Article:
When she heard it was a convention celebrating queer women, that was all it took for Jasika Nicole to get on board. “I said, ‘I’m in!’” Nicole said in an interview with Variety. “It’s been such a warm and welcoming environment.” 

When Acker and Shahi were told that ClexaCon focused on queer women on TV, “we were both surprised that it didn’t already exist,” Acker told Variety.

Ramirez said she heard about the conference on social media, and her presence caused a stir — although it was a subdued stir, given how polite and respectful the attendees were. 

“I think [Ramirez’s presence] is amazing,” said attendee Lisa Franklin, who lives in New York. “You hear about actors being out and you think, ‘This is something we have in common,’ but to see her show up and just want to observe things — it’s like, ‘Oh, we have so much in common.”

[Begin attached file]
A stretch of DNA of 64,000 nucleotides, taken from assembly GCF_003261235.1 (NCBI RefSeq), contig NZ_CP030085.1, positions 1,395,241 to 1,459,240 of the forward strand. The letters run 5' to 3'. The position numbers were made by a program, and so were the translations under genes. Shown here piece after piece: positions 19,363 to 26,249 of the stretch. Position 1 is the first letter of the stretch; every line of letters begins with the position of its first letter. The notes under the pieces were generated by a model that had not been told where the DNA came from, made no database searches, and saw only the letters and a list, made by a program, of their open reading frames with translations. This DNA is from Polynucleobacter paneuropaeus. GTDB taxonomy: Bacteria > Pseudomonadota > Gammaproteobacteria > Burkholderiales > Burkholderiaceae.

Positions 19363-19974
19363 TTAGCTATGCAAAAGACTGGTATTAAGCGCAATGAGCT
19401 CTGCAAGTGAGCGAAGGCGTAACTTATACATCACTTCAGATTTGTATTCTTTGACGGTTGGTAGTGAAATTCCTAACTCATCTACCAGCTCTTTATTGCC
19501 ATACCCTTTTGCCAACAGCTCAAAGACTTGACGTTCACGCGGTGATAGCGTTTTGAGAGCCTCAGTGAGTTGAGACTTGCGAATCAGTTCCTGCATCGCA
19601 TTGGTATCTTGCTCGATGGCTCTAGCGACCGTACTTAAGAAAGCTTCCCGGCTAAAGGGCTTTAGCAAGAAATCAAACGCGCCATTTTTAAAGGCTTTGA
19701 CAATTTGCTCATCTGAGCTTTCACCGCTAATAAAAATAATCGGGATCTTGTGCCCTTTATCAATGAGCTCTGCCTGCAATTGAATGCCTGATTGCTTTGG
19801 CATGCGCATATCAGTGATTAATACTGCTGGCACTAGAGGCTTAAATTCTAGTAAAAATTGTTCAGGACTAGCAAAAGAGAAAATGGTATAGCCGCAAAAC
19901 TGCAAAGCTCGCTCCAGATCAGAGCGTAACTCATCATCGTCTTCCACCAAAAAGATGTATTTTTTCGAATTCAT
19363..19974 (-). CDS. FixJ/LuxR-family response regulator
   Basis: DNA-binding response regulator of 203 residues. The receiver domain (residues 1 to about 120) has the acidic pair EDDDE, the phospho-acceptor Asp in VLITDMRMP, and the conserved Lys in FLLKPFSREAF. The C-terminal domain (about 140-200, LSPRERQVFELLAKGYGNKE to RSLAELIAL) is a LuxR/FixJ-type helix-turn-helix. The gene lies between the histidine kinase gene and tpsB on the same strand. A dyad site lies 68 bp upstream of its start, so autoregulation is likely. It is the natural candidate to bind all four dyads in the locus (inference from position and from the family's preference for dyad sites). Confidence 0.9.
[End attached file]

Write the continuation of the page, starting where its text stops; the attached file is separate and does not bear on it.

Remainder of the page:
“Her job made such a difference in my personal life,” added Franklin, who said she watched “Grey’s Anatomy” with her mom. “I wasn’t out when we started watching it together,” but as she and her mother experienced the development of the relationship between Torres and Dr. Arizona Robbins (Jessica Capshaw), Franklin saw that her mom accepted it, and it made the post-coming out conversations easier.

“It’s the only time we’ve ever had conversations about queer characters on television that we were both invested in,” Franklin said.

“Just the fact that she came here just to be here, just to hang out and enjoy the fun, is really cool,” Sofia Rojas, a fan and YouTube video maker. “At home, I have a community of gay friends, but they don’t get how much television actually impacts people — they don’t get that concept. When I come here, it’s so easily to talk about freely.”